For this long, patient battle, the Supreme Court has rewarded Padmaavat with what is due to it, striking down the ban on the film’s screening so it can have a peaceful release on January 25. The Court has, in fact, placed the onus on the respective governments to ensure that fringe elements do not dictate terms in the running of the states.

India is not the only country in which bullies have tried to thwart freedom of artistic expression through the medium of film. Until the 1950s, America, believe it or not, was just as regressive. Until 1952, it was settled law in America that movies were not entitled to any substantive constitutional protection from state censorship

What is equally important is that the makers of Padmaavat, as well as the 500-plus cast and crew have stood up to the freedom of speech and bullies. This needs to be loudly lauded because it comes from members of an industry that more often than not chooses to cower behind the flimsiest of reasons.

According to the California Law Review (Vol. 42/Issue 1), a state or community could freely require that movies be submitted for official approval prior to any showing. The Supreme Court gave its blessing to this practice in Mutual Film Corp. v. Industrial Commission, which was consistently followed by the state and lower federal courts. The rationale for denying to movies the protection of free speech was that movies were a business “pure and simple”, and conducted solely to entertain and amuse, not to educate or inform, the Review says. “Free from constitutional impediments, the censor was little affected by any kind of judicially-imposed restraints. First, the lengthy process of appealing to the courts was often of no aid when the picture was of current value, particularly for newsreels.”

The irony is that initial objections to films like The Moon Is Blue and their subsequent censorship because they contained words like “virgin”, “seduce” and “pregnant”, came not from any official censors but from purely private groups. The Legion of Decency, a Catholic organisation, condemned the movie because “it seriously offends and tends to deny or ignore Christian and traditional standards of morality and decency,” says the Review.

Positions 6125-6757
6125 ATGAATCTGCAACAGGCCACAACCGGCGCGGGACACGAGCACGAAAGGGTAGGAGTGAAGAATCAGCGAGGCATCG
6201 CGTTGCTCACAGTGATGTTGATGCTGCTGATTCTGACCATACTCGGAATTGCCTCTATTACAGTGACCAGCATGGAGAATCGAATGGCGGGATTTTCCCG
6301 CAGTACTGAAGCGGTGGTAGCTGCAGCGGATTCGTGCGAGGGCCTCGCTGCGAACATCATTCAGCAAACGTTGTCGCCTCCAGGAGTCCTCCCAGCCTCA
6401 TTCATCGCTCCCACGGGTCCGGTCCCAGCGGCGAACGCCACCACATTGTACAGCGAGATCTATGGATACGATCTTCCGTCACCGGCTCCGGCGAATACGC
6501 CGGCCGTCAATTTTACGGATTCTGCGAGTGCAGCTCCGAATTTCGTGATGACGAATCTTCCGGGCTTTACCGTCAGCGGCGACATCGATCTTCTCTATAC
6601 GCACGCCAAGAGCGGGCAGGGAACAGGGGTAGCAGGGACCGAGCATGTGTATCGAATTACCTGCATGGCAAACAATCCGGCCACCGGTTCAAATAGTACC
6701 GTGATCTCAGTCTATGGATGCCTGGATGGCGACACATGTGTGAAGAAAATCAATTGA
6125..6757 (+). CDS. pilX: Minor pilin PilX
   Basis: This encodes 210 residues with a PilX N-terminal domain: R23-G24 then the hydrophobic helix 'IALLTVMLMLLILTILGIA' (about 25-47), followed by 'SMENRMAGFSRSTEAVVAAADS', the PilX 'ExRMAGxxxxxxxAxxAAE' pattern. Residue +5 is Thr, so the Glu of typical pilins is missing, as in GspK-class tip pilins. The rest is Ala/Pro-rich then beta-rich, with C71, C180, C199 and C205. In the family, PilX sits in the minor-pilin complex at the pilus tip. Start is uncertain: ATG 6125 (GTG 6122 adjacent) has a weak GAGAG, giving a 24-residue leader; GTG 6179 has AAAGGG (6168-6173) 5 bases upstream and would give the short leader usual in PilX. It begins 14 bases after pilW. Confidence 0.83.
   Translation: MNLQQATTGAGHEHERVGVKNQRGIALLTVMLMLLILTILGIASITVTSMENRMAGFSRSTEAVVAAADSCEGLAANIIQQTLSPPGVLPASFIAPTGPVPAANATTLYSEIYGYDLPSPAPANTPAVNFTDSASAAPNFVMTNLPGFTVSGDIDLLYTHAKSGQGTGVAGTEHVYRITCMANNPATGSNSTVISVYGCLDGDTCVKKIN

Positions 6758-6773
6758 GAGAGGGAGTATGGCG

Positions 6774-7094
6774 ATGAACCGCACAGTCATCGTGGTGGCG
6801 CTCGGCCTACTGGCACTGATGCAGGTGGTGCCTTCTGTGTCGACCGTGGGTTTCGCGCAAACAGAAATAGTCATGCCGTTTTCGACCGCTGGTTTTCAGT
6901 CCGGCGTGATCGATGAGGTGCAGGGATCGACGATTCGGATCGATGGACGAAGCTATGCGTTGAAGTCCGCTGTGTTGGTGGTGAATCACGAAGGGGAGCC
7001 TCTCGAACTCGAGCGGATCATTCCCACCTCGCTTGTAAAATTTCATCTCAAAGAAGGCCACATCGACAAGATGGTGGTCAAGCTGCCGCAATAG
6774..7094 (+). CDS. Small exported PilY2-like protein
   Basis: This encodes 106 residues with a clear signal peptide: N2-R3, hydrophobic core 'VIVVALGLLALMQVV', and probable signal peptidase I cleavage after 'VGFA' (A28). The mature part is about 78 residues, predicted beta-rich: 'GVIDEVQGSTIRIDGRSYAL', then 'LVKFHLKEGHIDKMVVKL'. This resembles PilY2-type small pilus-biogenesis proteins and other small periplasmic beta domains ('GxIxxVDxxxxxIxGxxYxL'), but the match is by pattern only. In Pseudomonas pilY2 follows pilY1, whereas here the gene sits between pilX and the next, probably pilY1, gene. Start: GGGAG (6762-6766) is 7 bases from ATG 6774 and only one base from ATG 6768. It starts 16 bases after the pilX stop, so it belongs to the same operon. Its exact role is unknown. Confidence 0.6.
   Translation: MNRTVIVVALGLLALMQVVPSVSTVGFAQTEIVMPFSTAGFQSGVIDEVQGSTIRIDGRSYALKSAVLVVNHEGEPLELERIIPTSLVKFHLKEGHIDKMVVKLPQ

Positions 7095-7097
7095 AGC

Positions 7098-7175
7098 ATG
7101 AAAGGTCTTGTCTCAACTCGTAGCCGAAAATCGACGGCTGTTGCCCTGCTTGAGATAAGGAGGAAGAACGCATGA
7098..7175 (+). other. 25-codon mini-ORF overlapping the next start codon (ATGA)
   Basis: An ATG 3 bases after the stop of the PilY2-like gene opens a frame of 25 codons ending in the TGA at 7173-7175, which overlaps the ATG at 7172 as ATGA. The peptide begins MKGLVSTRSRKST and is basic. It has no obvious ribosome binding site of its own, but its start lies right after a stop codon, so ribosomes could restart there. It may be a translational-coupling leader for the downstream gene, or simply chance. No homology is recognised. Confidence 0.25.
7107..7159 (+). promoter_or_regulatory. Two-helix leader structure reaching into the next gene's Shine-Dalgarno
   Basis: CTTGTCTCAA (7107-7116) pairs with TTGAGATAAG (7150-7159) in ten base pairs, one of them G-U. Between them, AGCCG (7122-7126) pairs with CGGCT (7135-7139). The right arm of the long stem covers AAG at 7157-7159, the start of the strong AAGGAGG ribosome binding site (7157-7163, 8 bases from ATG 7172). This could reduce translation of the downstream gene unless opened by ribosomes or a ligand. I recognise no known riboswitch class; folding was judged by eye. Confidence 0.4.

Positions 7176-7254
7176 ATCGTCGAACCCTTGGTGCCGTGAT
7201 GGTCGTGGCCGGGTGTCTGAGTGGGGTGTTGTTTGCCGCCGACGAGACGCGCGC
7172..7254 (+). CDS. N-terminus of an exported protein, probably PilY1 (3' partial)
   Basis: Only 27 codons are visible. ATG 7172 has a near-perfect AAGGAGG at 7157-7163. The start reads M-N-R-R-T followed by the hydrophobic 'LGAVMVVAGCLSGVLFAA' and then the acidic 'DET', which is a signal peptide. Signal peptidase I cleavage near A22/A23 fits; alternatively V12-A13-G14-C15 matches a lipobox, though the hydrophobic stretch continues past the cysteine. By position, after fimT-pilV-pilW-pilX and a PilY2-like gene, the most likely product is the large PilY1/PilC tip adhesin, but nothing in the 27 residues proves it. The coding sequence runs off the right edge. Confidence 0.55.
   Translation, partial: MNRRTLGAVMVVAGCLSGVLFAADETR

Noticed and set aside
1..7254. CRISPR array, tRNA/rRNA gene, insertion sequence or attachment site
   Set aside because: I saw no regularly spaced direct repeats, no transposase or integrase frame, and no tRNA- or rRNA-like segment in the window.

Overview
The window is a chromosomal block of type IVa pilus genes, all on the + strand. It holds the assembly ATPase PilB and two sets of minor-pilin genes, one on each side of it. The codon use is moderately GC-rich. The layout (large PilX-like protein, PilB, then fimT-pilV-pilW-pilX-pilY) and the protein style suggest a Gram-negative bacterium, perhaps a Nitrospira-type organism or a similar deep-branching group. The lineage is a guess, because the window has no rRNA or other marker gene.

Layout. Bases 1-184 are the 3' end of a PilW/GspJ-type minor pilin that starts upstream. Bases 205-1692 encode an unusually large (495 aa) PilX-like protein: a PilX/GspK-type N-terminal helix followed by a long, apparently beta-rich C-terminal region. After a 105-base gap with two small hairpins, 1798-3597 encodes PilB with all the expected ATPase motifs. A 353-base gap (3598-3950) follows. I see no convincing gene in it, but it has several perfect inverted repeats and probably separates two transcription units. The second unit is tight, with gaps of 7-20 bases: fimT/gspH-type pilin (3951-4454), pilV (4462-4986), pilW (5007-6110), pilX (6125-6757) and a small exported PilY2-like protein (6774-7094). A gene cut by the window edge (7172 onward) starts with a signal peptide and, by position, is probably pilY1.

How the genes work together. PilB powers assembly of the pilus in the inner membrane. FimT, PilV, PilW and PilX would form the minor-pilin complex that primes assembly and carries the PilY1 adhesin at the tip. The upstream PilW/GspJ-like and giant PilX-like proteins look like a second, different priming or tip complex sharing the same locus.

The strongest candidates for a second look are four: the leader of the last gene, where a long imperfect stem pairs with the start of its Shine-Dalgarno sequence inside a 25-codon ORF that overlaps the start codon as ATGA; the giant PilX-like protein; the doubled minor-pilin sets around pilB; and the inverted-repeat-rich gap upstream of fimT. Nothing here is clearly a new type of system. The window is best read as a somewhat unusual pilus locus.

The article, written by the renowned Albert W Harris Jr, records:

“Suddenly the Supreme Court intruded itself into this setting. In May, 1952, the Court in Joseph Burstyn, Inc. v. Wilson stated without dissent: ‘We conclude that expression by means of motion pictures is included within the free speech and free press guaranty of the First and Fourteenth Amendments.’ The Burstyn case arose when The Miracle, an Italian picture which supposedly ridiculed the Virgin Birth, was banned by the New York censors because it was, under the New York statute, ‘sacrilegious’. The New York Court of Appeals, in affirming the decision, construed sacrilegious to mean that ‘no religion, as that word is understood by the ordinary, reasonable person, shall be treated with contempt, mockery, scorn and ridicule . . .’ The Supreme Court reversed the decision, holding that this standard was constitutionally inadequate… ‘the state has no legitimate interest in protecting any or all religions from views distasteful to them which is sufficient to justify prior restraints upon the expression of those views’.”

American judicial history appears to be repeating itself in India. As a recent report concluded about the Padmaavat case: “The film’s makers stood up for their rights. The country’s judicial system has yet again demonstrated that bullies have no place in a democracy.”

—Inderjit Badhwar is Editor-in-Chief, India Legal. He can be reached editor@indialegallive.com